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Sultans of Deccan India at Met Museum

Sultans of Deccan India at the Metropolitan Museum

To anyone interested in the rich and exotic art, culture and history of south India, the exhibition “Sultans of Deccan India: Opulence and Fantasy” is a sumptuous feast for the eyes. The landmark exhibition being held at the Metropolitan Museum of Art in New York from April 20 showcases some of the finest works of art from the five Deccan Sultanates of south India that existed between the 15th and 17th century. Nazmiyal Collection encourages you to view these beautiful works of Indian art.

Portrait of a Ruler or Musician, Sultans of Deccan India Exhibit, Nazmiyal

Portrait of a Ruler or Musician, Sultans of Deccan Exhibit

The Sultans of Deccan India exhibition features 200 works from the collections of major international, private and royal collectors, according to the museum. Many of the items featured have been brought on loan all the way from India, which is a remarkable feat in itself. This makes the art exhibition the most comprehensive museum presentation of Deccan art yet, which is one more reason for art lovers to visit the exhibition.

The purpose of the exhibition, as it has been made clear, is to explore the unmistakable character of classical Deccan art presented through various media, such painting, textile and Indian carpet designs, and metalwork. In addition to all the known masterpieces, the items on display include several new discoveries and a glittering array of diamonds that were excavated from the mines of the Deccan plateau.

In order to fully appreciate the works displayed at the exhibition, it is important to have some knowledge of the Deccan sultanates. The Deccan Plateau is a large plateau that makes up most of the central and southern part of India. Rising about a kilometer above the Indian Ocean, it is a beautiful land of mountains, valleys, lakes, rivers, forests and great cities teeming with people.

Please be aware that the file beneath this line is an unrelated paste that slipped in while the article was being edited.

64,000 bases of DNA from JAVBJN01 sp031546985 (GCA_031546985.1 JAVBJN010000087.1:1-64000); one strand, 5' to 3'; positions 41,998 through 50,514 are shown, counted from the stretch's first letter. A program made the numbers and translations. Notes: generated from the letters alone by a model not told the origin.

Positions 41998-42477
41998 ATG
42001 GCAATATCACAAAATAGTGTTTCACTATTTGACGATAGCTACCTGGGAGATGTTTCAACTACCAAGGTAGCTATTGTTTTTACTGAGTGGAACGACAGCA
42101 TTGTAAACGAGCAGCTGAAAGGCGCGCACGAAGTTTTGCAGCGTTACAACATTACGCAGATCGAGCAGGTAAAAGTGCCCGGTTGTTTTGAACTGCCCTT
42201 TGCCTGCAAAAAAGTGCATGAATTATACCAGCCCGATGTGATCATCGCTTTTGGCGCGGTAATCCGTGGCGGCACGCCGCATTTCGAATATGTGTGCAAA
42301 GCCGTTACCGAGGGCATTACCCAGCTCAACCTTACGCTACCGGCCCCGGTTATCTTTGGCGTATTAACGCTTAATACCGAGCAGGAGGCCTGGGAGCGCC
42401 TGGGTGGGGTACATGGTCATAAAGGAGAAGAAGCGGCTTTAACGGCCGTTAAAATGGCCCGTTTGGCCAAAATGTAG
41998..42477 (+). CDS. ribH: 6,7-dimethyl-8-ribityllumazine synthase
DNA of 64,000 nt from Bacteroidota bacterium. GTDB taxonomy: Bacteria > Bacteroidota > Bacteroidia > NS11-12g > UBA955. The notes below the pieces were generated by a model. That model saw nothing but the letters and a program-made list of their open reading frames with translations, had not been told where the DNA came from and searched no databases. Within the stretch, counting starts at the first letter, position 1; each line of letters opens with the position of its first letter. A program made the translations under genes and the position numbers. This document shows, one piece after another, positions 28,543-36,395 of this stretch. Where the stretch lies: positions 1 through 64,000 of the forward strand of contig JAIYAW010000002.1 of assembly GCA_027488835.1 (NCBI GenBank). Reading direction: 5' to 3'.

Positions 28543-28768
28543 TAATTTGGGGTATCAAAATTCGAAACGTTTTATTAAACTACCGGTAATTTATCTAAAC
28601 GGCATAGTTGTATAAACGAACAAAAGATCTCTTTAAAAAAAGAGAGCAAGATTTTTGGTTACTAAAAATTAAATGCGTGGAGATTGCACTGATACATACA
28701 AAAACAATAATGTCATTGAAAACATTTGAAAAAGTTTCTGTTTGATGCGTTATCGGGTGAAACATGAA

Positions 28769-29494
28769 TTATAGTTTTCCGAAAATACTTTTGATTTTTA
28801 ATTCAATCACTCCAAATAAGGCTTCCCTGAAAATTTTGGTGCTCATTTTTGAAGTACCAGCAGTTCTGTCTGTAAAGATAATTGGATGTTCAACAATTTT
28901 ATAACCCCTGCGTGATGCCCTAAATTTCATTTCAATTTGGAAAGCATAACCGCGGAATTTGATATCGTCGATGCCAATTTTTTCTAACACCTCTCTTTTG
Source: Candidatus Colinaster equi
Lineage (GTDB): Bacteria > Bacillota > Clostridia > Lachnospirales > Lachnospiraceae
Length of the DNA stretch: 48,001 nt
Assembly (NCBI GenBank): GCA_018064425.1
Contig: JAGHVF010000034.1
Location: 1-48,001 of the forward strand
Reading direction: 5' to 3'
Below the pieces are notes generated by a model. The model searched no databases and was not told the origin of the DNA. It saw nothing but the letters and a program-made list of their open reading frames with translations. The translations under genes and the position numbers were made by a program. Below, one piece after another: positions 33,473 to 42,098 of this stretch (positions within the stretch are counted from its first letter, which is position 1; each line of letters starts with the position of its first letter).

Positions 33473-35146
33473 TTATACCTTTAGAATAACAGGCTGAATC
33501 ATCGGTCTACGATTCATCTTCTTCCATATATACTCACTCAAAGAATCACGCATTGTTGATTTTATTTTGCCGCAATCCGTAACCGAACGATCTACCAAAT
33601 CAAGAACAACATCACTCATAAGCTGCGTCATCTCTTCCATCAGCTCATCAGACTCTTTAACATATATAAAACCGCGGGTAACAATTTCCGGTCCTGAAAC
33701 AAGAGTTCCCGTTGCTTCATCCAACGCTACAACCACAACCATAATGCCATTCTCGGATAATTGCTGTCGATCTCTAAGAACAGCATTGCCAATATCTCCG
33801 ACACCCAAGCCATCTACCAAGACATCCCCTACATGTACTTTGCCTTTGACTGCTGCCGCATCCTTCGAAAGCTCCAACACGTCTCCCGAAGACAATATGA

Sultans of Deccan India - Nazmiyal

Left: Sultan Ibrahim ‘Adil Shah II Venerates a Sufi Saint. Right: Dagger in the Form of a Bird Holding a Leaf

The Deccan plateau has given rise to some of the greatest ruling dynasties in the history of India, including the royal dynasties that ruled the five sultanates that rose from the rubbles of the Bahmanid Sultanate, the first independent Islamic kingdom in south India. Located in the western part of the plateau, these kingdoms came into being in the last decade of the 15th century and lasted until they were conquered by the Mughal Empire in 1686/87.

The sultanates of Ahmadnagar, Bidar, Bijapur, Berar and Golkonda fought among themselves and with neighboring Hindu kingdoms for supremacy as well as to defend their borders. But court intrigue and warfare were not the only passions of the sultans. The sultans lived in great opulence, thanks largely to the sale of diamonds that were so prized by European traders. Until the late 18th century, when diamonds were found in Africa, the Deccan plateau was the only source of diamonds in the world. Several of the sultans actively patronized poets, painters, sculptors, musicians and performing artists.